HC Deb 03 December 1906 vol 166 cc578-9
MR. WEDGWOOD (Newcastle-under-Lyme)

I beg to ask the Under-Secretary of State for the Colonies whether, with reference to the Tanjong Pagar Dock Company arbitration, any sums were paid to Lord St. Aldwyn for travelling expenses in addition to the fee of £5,750; and what foes and travelling expenses the other members of the Arbitration Court received.


Lord St. Aldwyn's fee included all disbursements, as did the fee (4,000 guineas) paid to Mr. Inglis, the arbitrator nominated by the Colonial Government. I understand that the company paid a fee of 0,500 guineas to Sir E. Boyle, the arbitrator nominated by them, of which £5,750 was allowed on taxation; I presume that this included disbursements.


Was not the sum paid to Lord St. Aldwyn the exact capitalised value of the political pension he surrendered to the late Prime Minister?


I do not see how that has any connection with the matter.


We do.


The appointment necessitated Lord St. Aldwyn's going abroad.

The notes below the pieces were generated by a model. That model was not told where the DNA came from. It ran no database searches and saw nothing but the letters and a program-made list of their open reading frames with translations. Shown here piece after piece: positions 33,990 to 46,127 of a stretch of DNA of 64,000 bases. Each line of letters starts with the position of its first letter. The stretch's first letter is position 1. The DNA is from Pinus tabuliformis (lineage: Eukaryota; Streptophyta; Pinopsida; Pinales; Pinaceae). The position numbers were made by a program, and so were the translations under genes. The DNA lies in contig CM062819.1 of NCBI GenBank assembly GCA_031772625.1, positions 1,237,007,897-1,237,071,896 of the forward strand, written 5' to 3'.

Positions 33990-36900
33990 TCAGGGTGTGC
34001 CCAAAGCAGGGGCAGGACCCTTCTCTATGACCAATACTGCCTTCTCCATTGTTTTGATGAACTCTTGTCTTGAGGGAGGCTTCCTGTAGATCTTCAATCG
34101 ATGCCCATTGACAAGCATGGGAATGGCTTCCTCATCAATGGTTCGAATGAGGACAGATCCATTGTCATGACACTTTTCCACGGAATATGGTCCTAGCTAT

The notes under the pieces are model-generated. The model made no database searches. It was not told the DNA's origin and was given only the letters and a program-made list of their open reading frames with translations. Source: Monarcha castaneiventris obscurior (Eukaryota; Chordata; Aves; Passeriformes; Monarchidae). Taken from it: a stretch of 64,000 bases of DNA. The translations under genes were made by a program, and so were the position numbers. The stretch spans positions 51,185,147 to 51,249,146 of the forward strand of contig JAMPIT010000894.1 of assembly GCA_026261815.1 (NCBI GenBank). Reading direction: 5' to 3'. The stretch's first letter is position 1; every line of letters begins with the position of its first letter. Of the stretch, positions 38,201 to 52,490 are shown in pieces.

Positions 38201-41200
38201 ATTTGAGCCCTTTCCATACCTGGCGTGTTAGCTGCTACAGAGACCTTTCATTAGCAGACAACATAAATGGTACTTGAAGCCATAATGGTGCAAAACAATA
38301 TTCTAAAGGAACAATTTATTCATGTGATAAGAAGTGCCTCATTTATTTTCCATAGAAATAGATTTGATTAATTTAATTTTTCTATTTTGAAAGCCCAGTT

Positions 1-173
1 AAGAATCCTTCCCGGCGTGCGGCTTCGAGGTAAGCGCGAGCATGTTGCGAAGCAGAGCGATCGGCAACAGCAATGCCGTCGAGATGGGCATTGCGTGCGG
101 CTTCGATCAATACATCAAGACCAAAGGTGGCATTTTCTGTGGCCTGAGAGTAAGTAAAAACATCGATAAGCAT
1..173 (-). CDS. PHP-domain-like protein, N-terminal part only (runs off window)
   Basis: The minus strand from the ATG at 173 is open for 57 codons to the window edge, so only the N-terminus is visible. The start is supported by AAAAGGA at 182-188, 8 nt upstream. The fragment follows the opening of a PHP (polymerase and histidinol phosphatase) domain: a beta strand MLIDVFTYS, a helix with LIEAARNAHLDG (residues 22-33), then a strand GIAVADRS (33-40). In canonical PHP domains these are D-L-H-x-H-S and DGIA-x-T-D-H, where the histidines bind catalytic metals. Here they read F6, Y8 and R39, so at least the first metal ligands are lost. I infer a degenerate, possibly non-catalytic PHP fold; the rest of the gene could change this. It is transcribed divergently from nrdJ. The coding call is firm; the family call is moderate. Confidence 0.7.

MR. LYTTELTON (St. George's, Hanover Square)

May I point out that Lord St. Aldwyn was appointed umpire on the nomination of the arbitrator appointed by the company, which was accepted by the Government arbitrator?


I agree. Lord St. Aldwyn had to travel almost the circumference of the globe, and he was away a long period. Expensive as this arbitration has undoubtedly been, I am not at all prepared to say that the expenses paid to him are the least justifiable part.


I beg to ask the Under-Secretary of State for the Colonies, with reference to the cost of the Tanjong Pagar Dock arbitration, how many of the witnesses and counsel heard went out from England and how many were resident in Singapore; also how long the arbitration and witnesses were absent from England, and how many sittings they held in Singapore.


The Colonial Government were represented by one counsel from England and two resident in the Straits; the company by two from England and two local counsel. Of the Government witnesses, four went from England and twelve wore resident. Four of the company's witnesses went from England and eight wore resident. I am unable to state how long the arbitrators and witnesses were absent from this country; the latter left England at different dates according to the time required for the preparation of their evidence. The Court held ten sittings in Singapore.

Back to